I think that that will be a very short story. As a matter of fact, religion was not tolerated in my family at all. My father was very much opposed to it. My father had very very strong feelings about truth and about lying. I mean very early in my life I felt that lying was the worst crime a person could ever commit, and I think I still have that. I mean my upbringing was very tight on that score, and my father considered religion out of the question. He didn't believe, despite the fact that his father had been a minister. I think he must have had some sort of a conversion in his student times. And as a consequence he completely moved away from religion, and he didn't want the children to have anything to do with it.
So that was it basically. Did your mother have any feelings about it?
I've always suspected that my mother had more feelings about it than he had, but I think they were pretty much suppressed because of the whole atmosphere against religion.
Was this a common thing amongst families in your town?
No, I don't think that was very common. I think most people were religious all right. But I mean I would like to extend some particular aspect of this feeling for truth in my father with regard to fairy tales. I mean we were never taught any fairy tales. We were never told any. And I deplored that very much later in my life, because I think children derive a lot of enjoyment from listening to fairy tales, but they were not heard in my parents' house just because they were imagined. My father said, "They are not possible, and I don't want you to hear them."
No "Hans Christian Andersen?"
Nothing of this sort, although my mother saw to it that I visited somebody who told fairy tales, and when I came home I didn't speak about it because my father would be furious. I think it was my mother's doing somehow that I got to hear some. And then suddenly, very much to my surprise — there must have been something between my parents I guess — this stopped, and I didn't go anymore to that lady. He probably found out, and he didn't want me to hear them. Very odd, very strange.
Well, that's very strong. Could this have driven you more into a scientific sort of frame of mind, the search for truth.
I think so, yes. I think so.
That's interesting. Well, unless there's anything that we could pursue on your early home life, let's move on to Utrecht then. How far was Utrecht from your home?
My parents moved to the Hague at the time when I moved to Utrecht, and there he became a physician with a large practice.
What was the reason for that move?
Well, the move came because my home town really went down, because the government had closed the wharf in Hellevoetsluis. There were no more patients for my father to cure, and he still needed an income to sustain the family. I'm sure that this is why he went away to the Hague and took up some other practice there. I was in Utrecht, and Utrecht is about 50 miles from the Hague.
So you lived at the University.
No, I took rooms so to speak. I rented rooms in Utrecht.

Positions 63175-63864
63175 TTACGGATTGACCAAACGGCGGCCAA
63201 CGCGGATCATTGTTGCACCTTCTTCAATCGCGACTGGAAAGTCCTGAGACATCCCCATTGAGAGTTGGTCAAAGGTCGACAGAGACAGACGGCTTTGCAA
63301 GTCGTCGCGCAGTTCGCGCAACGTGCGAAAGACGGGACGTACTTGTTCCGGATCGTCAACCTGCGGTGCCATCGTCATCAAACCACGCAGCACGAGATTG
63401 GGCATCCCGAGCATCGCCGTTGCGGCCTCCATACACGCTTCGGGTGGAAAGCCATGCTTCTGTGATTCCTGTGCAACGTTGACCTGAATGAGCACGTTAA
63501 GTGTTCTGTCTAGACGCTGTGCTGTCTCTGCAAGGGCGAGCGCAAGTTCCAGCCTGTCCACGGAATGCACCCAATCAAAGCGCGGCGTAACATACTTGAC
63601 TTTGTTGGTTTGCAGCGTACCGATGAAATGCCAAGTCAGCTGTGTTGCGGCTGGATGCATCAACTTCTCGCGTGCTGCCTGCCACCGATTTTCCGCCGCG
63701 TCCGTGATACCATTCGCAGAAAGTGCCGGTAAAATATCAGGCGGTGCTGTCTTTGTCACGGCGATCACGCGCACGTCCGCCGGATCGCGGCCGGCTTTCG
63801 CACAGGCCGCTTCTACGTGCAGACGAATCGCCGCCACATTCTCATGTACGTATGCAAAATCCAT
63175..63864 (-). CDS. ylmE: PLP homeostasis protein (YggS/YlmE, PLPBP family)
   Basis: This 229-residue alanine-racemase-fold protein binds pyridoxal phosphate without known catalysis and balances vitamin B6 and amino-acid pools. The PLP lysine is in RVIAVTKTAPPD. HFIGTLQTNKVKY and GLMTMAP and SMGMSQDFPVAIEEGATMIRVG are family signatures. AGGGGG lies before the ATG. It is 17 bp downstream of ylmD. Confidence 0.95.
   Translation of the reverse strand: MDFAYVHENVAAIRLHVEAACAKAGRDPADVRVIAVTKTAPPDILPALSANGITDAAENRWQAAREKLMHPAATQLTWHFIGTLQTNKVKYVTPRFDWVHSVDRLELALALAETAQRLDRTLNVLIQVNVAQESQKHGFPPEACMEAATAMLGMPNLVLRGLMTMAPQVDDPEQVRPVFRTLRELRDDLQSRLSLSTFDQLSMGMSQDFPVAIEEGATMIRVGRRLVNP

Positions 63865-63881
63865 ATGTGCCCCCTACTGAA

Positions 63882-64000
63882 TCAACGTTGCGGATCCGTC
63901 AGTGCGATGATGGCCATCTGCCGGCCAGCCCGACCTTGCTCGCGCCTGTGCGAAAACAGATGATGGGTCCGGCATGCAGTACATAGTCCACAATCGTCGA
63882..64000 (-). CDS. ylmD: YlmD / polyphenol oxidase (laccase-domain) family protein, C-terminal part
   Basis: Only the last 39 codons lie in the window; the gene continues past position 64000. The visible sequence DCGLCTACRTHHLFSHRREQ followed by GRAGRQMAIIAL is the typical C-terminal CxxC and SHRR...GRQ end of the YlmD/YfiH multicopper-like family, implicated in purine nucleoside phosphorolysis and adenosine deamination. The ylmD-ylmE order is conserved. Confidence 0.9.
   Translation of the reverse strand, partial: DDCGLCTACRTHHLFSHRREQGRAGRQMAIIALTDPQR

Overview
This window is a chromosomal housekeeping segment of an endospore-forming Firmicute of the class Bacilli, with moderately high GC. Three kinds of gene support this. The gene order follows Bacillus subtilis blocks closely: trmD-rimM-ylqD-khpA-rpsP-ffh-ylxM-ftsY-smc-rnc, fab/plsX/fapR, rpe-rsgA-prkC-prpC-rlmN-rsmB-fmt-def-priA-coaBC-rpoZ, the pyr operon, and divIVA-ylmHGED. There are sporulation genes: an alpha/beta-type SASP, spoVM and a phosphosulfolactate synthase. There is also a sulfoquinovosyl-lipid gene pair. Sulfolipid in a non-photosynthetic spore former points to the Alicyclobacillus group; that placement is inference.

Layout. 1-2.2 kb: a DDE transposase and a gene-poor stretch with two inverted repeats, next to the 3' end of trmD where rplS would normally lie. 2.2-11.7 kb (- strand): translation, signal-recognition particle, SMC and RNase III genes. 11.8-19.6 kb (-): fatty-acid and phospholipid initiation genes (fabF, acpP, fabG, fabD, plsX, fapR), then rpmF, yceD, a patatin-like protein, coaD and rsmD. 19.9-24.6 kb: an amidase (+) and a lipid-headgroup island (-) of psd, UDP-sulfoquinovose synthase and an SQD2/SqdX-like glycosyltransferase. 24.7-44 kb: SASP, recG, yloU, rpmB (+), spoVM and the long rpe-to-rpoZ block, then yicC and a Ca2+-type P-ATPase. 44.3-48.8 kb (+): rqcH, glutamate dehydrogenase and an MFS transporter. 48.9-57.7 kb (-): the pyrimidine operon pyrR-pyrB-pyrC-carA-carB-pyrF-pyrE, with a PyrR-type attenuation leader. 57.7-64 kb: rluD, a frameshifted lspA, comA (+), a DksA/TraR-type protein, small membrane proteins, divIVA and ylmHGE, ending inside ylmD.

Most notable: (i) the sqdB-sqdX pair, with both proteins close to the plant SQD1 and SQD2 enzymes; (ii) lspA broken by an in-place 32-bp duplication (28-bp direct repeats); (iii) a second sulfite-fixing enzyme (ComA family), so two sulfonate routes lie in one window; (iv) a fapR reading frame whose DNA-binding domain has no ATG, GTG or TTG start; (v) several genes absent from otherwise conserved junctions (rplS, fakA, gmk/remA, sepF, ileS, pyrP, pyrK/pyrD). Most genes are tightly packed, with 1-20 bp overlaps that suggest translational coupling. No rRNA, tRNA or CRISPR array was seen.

What were the courses of instruction like in your first year at Utrecht?
I thought they were very good, specifically in mathematics. I thought the physics course and astronomy course were not at the same level, although interesting. But my mathematics training was very very good I thought — the early mathematics and geometry and analysis. Analysis was already at a very accurate level, a very good level.
Was this differential equations by that time?
No, no differential equations yet, but the theory of numbers and the principles of calculus. But I still remember one course in functions and series, convergence, principle of Cauchy, all these things, the convergence principle. We all had to study that in detail.
What about physics and astronomy? You mentioned that astronomy wasn't as interesting. But did you have laboratory courses in physics and chemistry?
I had laboratory courses in physics which were good. The laboratory courses attracted me, maybe because they were practical. In those days I liked to use my hands on instruments. There was a course on instrument making, too, and I made a galvanometer myself.
You hadn't had the experience, like any kind of shop experience, in high school?
No, never. This was the first time I made something.
And it appealed to you.
Yes, it appealed to me.
Do you recall some of your teachers in physics and astronomy at that time?
Yes, my physics teacher was L.S. Ornstein.
And what kind of a lab did he run?
He ran a laboratory where they studied light and spectra. And he was primarily interested in the measurement of the intensities of spectra lines. The whole laboratory was devoted to that problem.
This was his own research?
His research and his collaborators of course. He was very good at that and known world-wide.
Did he ever discuss or did you see any astronomical applications of this kind of work at the time — calibrating the solar spectrum or calibrating stellar spectra or anything like that?
No, as a matter of fact, I was still an undergraduate.
Yes, this was just your first year.
Yes, and I didn't have much contact with him about his own work.
Yes. What astronomy did you take?
I took astronomy with Professor A. Nijland.
Was this a general introduction to astronomy?